Athens, Day 6: The newbie sat in the wrong chair!
It’s pretty crazy when I realize that I’ve been here for a week. It’s even crazier when I realize that I have another week to go. The world of Special Olympics centers upon the “hurry up and wait” lifestyle. There are days that fly by, and days that drag on and on. And within each of those days, you may alternate between busy and dead in the water phases too.
I’m learning a lot, which was the main reason I came to work this World Games. And, to take things a little deeper, I think I’m finding some clarity in a lot of aspects of my life (both work and home). It helps seeing other lifestyles, not just from our Greek counterparts, but in some of the coaches and athletes from other countries. I remember experiencing this type of clarity a few years ago, when I was in London. And the only way that I can sum it up (for purposes of the blog) is by attributing it to becoming more aware of the global picture. In other words, we all face similar issues. We all have sets of unique issues. But, no one is alone. We’re all very much a part of one another, and I experience a great sense of peace when I realize that.
Assigned to Games HQ, I suspected it would be a very slow day holed up inside our windowless room. But, in my attempt to make the best of it, I spent the time really delving into GMS v6 to gain a better understanding of the deeper goings on. Basically, I messed around in the program all day, trying various things and learning as I went. I did have a few troubleshooting opportunities, but nothing major to report.
I stole Reuben’s chair. Reuben is the leader of this group (works for SOI in charge of GMS, amongst other things). When we first arrived in Games HQ, he set his bags on the table and went out. I chose a seat to settle into. His seat. And, I chose this seat for the same reasons I choose my seat in our (Southern Ca) own Games HQ: 1) in a position where I can see people come in through the door, but not in a position where they would come up to me first, and 2) not right in front of the air conditioning vent, but close enough to still reap the rewards. Taking Reuben’s seat (assigned seating, who knew?), and I paid for it with the pick on the newbie teasing for the rest of the day.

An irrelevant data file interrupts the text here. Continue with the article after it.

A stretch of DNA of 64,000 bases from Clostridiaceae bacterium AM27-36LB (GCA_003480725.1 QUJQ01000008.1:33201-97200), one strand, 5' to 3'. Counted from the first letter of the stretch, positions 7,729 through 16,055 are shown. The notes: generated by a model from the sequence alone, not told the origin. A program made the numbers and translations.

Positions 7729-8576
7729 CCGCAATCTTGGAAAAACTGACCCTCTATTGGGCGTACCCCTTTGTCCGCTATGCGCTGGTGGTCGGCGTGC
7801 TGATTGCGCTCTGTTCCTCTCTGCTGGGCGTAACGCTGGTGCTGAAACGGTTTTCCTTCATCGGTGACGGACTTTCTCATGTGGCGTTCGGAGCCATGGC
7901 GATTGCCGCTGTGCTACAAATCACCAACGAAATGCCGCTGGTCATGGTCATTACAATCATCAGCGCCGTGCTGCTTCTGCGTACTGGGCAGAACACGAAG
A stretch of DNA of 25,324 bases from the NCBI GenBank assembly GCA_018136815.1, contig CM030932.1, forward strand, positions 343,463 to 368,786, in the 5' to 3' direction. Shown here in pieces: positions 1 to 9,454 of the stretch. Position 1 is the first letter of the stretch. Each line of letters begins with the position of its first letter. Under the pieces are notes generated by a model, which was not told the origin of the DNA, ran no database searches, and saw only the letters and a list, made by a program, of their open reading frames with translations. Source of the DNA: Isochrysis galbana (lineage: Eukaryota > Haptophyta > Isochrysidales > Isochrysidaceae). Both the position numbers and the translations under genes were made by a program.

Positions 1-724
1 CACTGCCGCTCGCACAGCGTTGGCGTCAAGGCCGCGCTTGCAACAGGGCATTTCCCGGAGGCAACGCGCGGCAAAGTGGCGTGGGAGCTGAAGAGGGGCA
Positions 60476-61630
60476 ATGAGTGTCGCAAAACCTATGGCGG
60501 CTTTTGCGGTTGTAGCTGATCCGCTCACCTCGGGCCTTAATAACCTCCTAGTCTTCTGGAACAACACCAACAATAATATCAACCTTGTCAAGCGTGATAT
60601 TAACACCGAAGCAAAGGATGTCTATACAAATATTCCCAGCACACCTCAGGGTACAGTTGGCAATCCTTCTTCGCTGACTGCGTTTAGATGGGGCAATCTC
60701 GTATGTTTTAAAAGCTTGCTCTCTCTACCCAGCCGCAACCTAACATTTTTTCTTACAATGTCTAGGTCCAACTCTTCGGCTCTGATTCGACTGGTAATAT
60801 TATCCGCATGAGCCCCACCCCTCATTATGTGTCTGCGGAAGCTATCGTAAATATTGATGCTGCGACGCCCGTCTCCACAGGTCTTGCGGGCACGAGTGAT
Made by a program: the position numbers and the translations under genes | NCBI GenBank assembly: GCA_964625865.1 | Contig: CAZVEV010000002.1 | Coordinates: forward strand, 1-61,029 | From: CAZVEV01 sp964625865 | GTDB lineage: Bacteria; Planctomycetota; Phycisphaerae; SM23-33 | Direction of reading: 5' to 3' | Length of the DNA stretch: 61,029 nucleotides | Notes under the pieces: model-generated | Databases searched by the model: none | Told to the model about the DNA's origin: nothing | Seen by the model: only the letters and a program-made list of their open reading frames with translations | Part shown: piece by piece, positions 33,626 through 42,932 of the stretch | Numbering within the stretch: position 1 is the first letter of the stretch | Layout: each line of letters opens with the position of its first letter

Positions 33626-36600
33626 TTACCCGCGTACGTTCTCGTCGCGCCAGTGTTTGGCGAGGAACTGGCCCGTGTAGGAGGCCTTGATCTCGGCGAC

The unplanned reward (punishment?) for stealing his seat is that tomorrow, I’m being sent out of Games HQ, back out into the venues.
Competition began today, and from what I’ve heard, some venues started with very little to no issues while others had some challenges. It’s neat to hear about the different experiences and stories, relayed by the other committee members, when we gather in the hotel lobby/bar at the end of the day. I love being a part of a huge event like this, where there are so many things happening on a very big scale. There’s always something to take in and appreciate.
There are some protests, happening at Parliament, causing some traffic issues. There’s also a threatened strike planned for Tues and Wed, which would should down all public transportation in the city. This not only affects us getting to venues, but athletes, coaches, and event volunteers as well. It’s pretty likely that the shutdown will happen, as there are many posters warning the public about it. There’s no official word of what we (Special Olympics) are going to do if/when it happens. Another adventure awaits.
I’m really enjoying myself, but I do miss Michelle, my family and friends. I’ve also been craving avocado like crazy (so used to eating one every day, and I can’t find them in any of the restaurants over here). Still very much loving the french fries served inside of sandwiches over here. Add an avocado to a gyros pita, with french fries in it, and you have the perfect lunch.
And with that, I’m turning in for the night to dream about that perfect sandwich.